The decay rate of pesticides strongly influences the rate of resistance in many studies, and fast-decaying materials are associated with the moderation management strategy. Materials that decay quickly initially have a high (and hopefully not selective) dose, killing all genotypes. Then the fast-decaying materials are gone. There is little time during which the dose is selective. Materials that decay slowly go through a longer time with a selective dose. In general, slow decaying materials - those often credited with "residual activity"- favor the development of resistance. They can exhibit selective activity over longer times, and make it harder for immigrating SS individuals to survive and mate with the rare RR individuals that are surviving. Choosing materials with a fast decay rate has worked as a resistance management tactic for houseflies.

In most field examples to date, pesticide resistance management programs have required preservation and mating with susceptibles. Choice of short-residual materials has worked in models and in practice. Limiting application to specific times of season or generations of the pest, or leaving refuges of untreated areas with immigration of susceptibles from those areas have been useful. The most important factors in simulation models suggest that resistance is most influenced by the reproductive potential of the pest; resistance is best slowed by immigration of susceptibles and reduction of selection pressure by making applications only when needed; careful choice of dosage; and use of shorter-residual materials. One take-home message is that mixtures, rotations, and saturation all require conditions not well met in the field; reducing pesticide use (via IPM) has proven more productive than optimizing pesticide combinations and spatial deployments. Pesticide resistance management has relied on understanding pest biology and ecology, understanding evolution, and the integration of management tactics. Technologies available for pest management constantly are changing to keep up with changing conditions for growing and marketing the crop, and with changes in the pests themselves. A resistant pest population is a change in the pest population. Clearly, pesticide resistance management has a philosophical basis, and is part of IPM.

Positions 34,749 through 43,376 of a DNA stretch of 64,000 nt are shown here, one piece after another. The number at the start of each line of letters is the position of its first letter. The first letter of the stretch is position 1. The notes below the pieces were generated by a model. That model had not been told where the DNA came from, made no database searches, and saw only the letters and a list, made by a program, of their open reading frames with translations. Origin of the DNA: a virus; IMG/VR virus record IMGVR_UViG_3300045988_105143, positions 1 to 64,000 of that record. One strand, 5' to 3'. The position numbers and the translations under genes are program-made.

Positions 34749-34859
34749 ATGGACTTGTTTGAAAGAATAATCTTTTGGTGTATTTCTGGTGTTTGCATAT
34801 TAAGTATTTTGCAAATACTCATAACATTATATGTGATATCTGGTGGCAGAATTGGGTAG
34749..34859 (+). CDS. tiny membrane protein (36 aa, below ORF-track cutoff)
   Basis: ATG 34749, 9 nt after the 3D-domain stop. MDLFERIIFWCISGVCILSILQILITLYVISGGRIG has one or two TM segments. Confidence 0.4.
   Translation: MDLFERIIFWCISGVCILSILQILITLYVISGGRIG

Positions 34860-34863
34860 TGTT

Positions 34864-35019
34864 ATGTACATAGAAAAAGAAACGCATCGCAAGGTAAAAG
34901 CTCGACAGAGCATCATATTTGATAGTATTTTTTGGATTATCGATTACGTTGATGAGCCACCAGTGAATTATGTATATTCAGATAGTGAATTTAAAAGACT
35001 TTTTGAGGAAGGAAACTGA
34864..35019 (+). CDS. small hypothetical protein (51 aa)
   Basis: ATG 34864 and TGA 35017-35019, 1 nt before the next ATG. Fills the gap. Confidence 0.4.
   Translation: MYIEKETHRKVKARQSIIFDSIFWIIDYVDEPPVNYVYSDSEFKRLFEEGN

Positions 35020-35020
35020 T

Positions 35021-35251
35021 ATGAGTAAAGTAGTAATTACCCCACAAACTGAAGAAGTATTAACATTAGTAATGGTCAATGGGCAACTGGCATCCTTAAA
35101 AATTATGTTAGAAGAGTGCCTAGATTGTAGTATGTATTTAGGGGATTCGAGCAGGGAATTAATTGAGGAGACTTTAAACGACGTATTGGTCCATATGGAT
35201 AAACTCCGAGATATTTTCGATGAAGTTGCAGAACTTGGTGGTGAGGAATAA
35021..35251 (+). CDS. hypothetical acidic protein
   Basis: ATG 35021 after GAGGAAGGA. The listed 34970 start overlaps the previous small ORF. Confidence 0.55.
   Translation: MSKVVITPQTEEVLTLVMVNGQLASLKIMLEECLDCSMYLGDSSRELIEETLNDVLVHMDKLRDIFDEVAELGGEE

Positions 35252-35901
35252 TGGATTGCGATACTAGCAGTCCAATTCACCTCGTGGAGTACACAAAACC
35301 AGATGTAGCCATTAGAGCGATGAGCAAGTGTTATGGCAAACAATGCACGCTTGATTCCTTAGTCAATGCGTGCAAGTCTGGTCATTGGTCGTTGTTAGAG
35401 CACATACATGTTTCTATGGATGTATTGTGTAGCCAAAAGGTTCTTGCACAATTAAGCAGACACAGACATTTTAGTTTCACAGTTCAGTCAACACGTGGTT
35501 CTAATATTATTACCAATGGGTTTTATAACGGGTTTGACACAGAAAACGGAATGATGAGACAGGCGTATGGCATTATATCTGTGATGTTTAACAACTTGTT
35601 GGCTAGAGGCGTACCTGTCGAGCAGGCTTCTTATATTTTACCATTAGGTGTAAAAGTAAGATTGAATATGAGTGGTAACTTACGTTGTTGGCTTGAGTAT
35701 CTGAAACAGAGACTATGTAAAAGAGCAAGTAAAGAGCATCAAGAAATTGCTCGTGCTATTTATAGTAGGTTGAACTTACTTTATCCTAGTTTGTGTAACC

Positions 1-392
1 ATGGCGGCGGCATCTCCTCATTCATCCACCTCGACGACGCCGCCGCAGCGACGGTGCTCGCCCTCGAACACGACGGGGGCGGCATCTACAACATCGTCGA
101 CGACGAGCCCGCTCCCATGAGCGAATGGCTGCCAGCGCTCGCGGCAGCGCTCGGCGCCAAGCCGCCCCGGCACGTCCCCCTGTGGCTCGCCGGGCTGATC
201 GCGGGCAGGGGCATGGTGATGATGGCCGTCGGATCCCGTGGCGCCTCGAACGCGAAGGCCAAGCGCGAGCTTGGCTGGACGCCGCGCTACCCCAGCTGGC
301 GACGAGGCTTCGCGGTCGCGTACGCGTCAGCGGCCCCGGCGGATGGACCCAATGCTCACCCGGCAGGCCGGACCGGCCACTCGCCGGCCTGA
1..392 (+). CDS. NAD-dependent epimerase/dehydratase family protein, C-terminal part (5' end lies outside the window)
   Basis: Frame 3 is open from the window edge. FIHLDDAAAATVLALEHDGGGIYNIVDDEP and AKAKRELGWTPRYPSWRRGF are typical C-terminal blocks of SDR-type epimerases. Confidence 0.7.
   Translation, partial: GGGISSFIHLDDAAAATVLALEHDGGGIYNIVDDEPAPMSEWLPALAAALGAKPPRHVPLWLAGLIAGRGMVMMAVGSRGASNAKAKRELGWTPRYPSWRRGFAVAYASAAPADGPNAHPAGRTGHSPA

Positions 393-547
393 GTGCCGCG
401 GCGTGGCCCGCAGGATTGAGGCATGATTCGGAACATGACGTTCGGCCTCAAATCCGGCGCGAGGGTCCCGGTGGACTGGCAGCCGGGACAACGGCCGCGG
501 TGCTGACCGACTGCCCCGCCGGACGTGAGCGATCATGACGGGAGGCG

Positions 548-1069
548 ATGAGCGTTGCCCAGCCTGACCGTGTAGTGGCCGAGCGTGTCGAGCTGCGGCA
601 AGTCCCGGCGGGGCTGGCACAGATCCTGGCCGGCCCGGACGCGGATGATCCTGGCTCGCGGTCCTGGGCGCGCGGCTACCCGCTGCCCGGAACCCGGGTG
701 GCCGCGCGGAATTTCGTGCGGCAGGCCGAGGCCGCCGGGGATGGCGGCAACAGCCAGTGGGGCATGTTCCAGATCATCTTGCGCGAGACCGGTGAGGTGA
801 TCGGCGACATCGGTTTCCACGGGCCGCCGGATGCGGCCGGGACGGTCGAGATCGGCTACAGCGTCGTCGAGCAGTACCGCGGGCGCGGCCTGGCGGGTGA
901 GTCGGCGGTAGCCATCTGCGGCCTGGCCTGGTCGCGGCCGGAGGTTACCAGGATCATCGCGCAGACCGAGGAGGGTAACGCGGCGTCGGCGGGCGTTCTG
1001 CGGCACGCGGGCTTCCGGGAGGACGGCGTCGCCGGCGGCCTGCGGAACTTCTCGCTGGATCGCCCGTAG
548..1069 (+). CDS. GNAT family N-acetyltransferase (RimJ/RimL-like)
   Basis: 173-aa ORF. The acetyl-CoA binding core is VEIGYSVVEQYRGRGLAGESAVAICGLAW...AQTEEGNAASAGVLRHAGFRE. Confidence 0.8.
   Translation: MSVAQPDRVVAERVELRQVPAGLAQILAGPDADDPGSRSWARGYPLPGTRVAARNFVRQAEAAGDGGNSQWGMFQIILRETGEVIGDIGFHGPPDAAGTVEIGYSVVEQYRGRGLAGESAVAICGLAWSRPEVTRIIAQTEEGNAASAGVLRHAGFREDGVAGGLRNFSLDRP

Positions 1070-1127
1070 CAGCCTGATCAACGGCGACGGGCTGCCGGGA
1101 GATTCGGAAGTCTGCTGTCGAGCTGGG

Pesticides are poisonous. Read and follow directions and safety precautions on labels. Handle carefully and store in original labeled containers out of the reach of children, pets, and livestock. Dispose of empty containers right away, in a safe manner and place. Do not contaminate forage, streams, or ponds.

Authored by: Shelby Fleischer, Professor

January 2004

Penn State College of Agricultural Sciences research, extension, and resident education programs are funded in part by Pennsylvania counties, the Commonwealth of Pennsylvania, and the U.S. Department of Agriculture.

Visit Penn State Extension on the web:

Where trade names appear, no discrimination is intended, and no endorsement by Penn State Cooperative Extension is implied.

This publication is available in alternative media on request.

Penn State is an equal opportunity, affirmative action employer, and is committed to providing employment opportunities to minorities, women, veterans, individuals with disabilities, and other protected groups. Nondiscrimination.

© The Pennsylvania State University 2019